Between 1980 and 2014, the age-adjusted prevalence of diabetes in India more than doubled among men (from 3.7 to 9.1 per cent) and increased by 80 per cent among women (4.6 to 8.3 per cent). In absolute terms, the number of diabetics in India galloped from 11.9 million to 64.5 million in the same period, according to a paper published a few days ago in The Lancet. India stands next only to China in the prevalence of diabetes, and contributes nearly one-sixth to the global disease burden of 422 million. It will be difficult to meet the UN global target of halting adult prevalence of diabetes at 2010 levels by 2025 if the current rates of increase continue in China, India and other low- and middle-income countries. In fact, if the post-2000 trend continues, the global prevalence of diabetes in 2025 will surpass 700 million. It is true that increase in longevity and population growth have been responsible for the spike in diabetes in India, but going forward it is rising levels of obesity that could well be the more significant contributing factor. Obesity is the most important risk factor for diabetes. According to a April 2, 2016 paper published in The Lancet, the number of obese men in India increased from 0.4 million in 1975 to 9.8 million in 2014; and from 0.8 million to 20 million women during the same period. Indeed, in 2014 there were 3.7 million severely obese women in the country. Besides obesity, there are other factors that put Indians at greater risk of developing diabetes. Increased consumption of sugar-rich and refined food products, central adiposity (commonly seen in Indian adults), sedentary lifestyles, and genetic susceptibility make more Indians vulnerable to the disease than Caucasians.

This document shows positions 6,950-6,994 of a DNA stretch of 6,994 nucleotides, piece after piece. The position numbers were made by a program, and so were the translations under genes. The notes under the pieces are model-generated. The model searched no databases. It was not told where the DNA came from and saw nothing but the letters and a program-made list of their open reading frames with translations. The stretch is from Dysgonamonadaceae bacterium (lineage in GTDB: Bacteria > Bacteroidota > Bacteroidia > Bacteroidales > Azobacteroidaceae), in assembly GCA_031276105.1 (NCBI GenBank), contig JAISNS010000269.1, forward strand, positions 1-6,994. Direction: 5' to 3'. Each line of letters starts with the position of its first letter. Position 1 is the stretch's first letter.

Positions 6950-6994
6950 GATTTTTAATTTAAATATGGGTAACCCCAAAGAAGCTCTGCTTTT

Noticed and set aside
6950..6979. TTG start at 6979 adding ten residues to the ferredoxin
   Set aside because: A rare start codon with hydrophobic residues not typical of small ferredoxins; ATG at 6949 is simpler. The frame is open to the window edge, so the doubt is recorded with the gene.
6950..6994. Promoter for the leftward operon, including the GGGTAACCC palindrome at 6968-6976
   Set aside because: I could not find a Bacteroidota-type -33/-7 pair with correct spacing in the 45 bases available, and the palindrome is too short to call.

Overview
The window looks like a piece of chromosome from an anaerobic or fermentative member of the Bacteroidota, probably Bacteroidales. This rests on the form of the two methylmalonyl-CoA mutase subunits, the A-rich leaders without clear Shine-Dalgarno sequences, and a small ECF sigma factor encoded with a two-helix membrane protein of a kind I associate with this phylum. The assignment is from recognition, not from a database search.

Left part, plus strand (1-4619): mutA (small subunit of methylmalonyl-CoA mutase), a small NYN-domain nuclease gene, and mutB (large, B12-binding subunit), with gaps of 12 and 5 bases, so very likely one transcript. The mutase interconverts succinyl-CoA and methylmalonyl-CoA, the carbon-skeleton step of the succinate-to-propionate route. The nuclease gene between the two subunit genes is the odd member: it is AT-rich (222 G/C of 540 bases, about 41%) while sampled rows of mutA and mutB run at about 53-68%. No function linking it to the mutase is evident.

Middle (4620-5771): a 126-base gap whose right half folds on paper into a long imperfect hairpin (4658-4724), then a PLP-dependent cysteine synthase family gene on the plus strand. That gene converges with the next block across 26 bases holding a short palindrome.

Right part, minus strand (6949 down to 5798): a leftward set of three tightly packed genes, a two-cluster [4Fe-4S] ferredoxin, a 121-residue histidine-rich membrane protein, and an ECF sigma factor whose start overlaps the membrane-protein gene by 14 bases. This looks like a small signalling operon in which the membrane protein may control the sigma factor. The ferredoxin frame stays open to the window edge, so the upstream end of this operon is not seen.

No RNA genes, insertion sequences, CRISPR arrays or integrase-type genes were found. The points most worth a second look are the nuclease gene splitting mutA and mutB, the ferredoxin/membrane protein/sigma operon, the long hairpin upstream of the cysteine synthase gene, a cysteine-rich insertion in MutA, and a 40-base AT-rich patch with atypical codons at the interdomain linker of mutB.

According to the Global Burden of Disease Study 2013 report, the number of years both men and women live with disease and disability has shot up since 1990. In India, diabetes is one of the major causes of disability in adults. With a direct annual cost of $73 billion, the economic burden of diabetes in India is considerable. And a substantial part of treatment costs is met by out-of-pocket expenditure. Concerted efforts must be directed at preventing and delaying the onset of the disease. A relatively easy and short-term intervention that can go a long way in keeping the disease burden under check is to diagnose and treat gestational diabetes — mostly through dietary changes and physical activity. The management of gestational diabetes — started in Chennai, it is now a national programme — which can prevent the disease in mother and child, has unfortunately not got the same attention as prevention of vertical transmission of HIV. Another missed opportunity is early detection of pre-diabetes when the blood sugar level is higher than normal but not elevated enough to be classified as diabetes. The progression to full-blown diabetes can be effectively delayed and even prevented through dietary changes and increased physical activity. This is why public awareness is crucial.